Objectives: Glutathionyl haemoglobin (GS-Hb) belonging to the class of glutathionylated proteins has been investigated as a possible marker of oxidative stress in different chronic diseases. The purpose of this study was to examine whether glutathionyl haemoglobin can serve as an oxidative stress marker in non-diabetic chronic renal failure patients on different renal replacement therapies (RRT) through its quantitation, and characterization of the specific binding site of glutathione in haemoglobin molecule by mass spectrometric analysis. Design and methods: The study group consisted of non-diabetic chronic renal failure patients on renal replacement therapy (RRT): hemodialysis (HD), continuous ambulatory peritoneal dialysis (CAPD) and renal allograft transplant (Txp) patients. Haemoglobin samples of these subjects were analyzed by liquid chromatography electrospray ionization mass spectrometry for GS-Hb quantitation. Characterization of GS-Hb was done by tandem mass spectrometry. Levels of erythrocyte glutathione (GSH) and lipid peroxidation (as thiobarbituric acid reacting substances) were measured spectrophotometrically, while glycated haemoglobin (HbA1c) was measured by HPLC. Results: GS-Hb levels were markedly elevated in the dialysis group and marginally in the transplant group as compared to the controls. GS-Hb levels correlated positively with lipid peroxidation and negatively with the erythrocyte glutathione levels in RRT groups indicating enhanced oxidative stress. De novo sequencing of the chymotryptic fragment of GS-Hb established that glutathione is attached to Cys-93 of the beta globin chain. Mass spectrometric quantitation of total glycated haemoglobin showed good agreement with HbA1c estimation by conventional HPLC method. Conclusions: Glutathionyl haemoglobin can serve as a clinical marker of oxidative stress in chronic debilitating therapies like RRT. Mass spectrometry provides a reliable analytical tool for quantitation and residue level characterization of different post-translational modifications of haemoglobin.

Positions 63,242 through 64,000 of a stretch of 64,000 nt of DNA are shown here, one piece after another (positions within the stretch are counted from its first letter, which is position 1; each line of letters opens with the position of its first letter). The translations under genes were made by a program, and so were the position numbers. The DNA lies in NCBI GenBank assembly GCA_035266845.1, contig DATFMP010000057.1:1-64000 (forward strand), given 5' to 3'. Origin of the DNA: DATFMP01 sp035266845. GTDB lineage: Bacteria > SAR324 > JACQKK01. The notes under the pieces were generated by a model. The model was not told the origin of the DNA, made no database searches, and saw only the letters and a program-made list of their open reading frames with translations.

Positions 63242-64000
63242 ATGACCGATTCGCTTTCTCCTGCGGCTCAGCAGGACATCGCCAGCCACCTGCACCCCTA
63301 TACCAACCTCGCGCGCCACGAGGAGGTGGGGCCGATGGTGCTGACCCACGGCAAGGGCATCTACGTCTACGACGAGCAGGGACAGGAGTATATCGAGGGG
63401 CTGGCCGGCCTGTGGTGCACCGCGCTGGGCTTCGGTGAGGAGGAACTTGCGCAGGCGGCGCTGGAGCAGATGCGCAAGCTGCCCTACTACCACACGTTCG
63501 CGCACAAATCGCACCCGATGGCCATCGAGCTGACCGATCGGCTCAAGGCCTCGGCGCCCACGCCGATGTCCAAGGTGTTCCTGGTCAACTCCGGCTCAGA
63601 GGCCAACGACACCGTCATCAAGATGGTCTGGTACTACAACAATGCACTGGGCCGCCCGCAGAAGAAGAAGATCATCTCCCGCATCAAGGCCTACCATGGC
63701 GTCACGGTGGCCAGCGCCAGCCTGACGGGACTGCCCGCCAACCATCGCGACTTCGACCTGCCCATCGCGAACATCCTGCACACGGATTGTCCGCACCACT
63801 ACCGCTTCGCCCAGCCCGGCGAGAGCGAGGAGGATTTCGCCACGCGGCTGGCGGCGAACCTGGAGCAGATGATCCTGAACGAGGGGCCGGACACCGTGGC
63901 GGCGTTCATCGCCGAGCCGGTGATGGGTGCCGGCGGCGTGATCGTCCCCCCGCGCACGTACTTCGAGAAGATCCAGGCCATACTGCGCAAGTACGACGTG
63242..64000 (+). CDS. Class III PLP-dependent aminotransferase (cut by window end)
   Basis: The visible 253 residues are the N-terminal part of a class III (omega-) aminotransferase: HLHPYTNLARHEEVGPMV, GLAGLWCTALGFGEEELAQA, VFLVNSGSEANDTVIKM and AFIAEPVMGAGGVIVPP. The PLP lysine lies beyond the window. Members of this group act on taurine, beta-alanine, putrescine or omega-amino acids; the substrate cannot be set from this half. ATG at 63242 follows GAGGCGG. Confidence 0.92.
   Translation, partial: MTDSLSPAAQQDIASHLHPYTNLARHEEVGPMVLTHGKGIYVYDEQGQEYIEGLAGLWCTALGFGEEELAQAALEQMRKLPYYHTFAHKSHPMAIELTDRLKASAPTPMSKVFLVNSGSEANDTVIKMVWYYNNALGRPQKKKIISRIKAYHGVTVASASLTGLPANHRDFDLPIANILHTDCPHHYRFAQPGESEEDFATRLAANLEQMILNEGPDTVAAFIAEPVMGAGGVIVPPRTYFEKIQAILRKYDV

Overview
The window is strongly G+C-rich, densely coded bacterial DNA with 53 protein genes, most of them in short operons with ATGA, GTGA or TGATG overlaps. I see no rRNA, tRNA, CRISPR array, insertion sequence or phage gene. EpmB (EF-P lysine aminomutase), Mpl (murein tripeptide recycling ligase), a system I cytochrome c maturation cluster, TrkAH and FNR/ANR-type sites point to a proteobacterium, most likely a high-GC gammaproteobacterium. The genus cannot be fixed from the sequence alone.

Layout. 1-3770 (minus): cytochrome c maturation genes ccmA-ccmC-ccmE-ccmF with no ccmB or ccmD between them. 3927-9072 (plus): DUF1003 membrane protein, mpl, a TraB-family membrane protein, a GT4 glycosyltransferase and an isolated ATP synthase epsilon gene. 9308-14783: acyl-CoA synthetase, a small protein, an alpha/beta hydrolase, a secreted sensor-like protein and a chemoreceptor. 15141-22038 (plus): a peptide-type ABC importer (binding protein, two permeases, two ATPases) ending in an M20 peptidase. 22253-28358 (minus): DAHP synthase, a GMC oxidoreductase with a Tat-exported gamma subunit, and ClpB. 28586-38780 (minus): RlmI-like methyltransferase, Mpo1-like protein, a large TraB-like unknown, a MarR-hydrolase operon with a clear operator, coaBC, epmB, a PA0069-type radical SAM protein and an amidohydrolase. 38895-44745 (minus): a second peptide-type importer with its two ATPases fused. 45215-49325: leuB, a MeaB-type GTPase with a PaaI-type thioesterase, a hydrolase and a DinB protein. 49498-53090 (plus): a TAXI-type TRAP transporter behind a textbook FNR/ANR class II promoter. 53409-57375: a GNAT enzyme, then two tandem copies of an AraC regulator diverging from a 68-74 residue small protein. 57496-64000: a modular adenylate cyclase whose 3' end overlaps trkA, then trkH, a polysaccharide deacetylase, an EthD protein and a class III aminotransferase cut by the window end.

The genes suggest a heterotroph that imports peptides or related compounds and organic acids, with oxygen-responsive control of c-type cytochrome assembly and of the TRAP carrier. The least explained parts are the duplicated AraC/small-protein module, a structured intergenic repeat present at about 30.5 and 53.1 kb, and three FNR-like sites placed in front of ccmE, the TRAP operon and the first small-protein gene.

All Science Journal Classification (ASJC) codes
- Clinical Biochemistry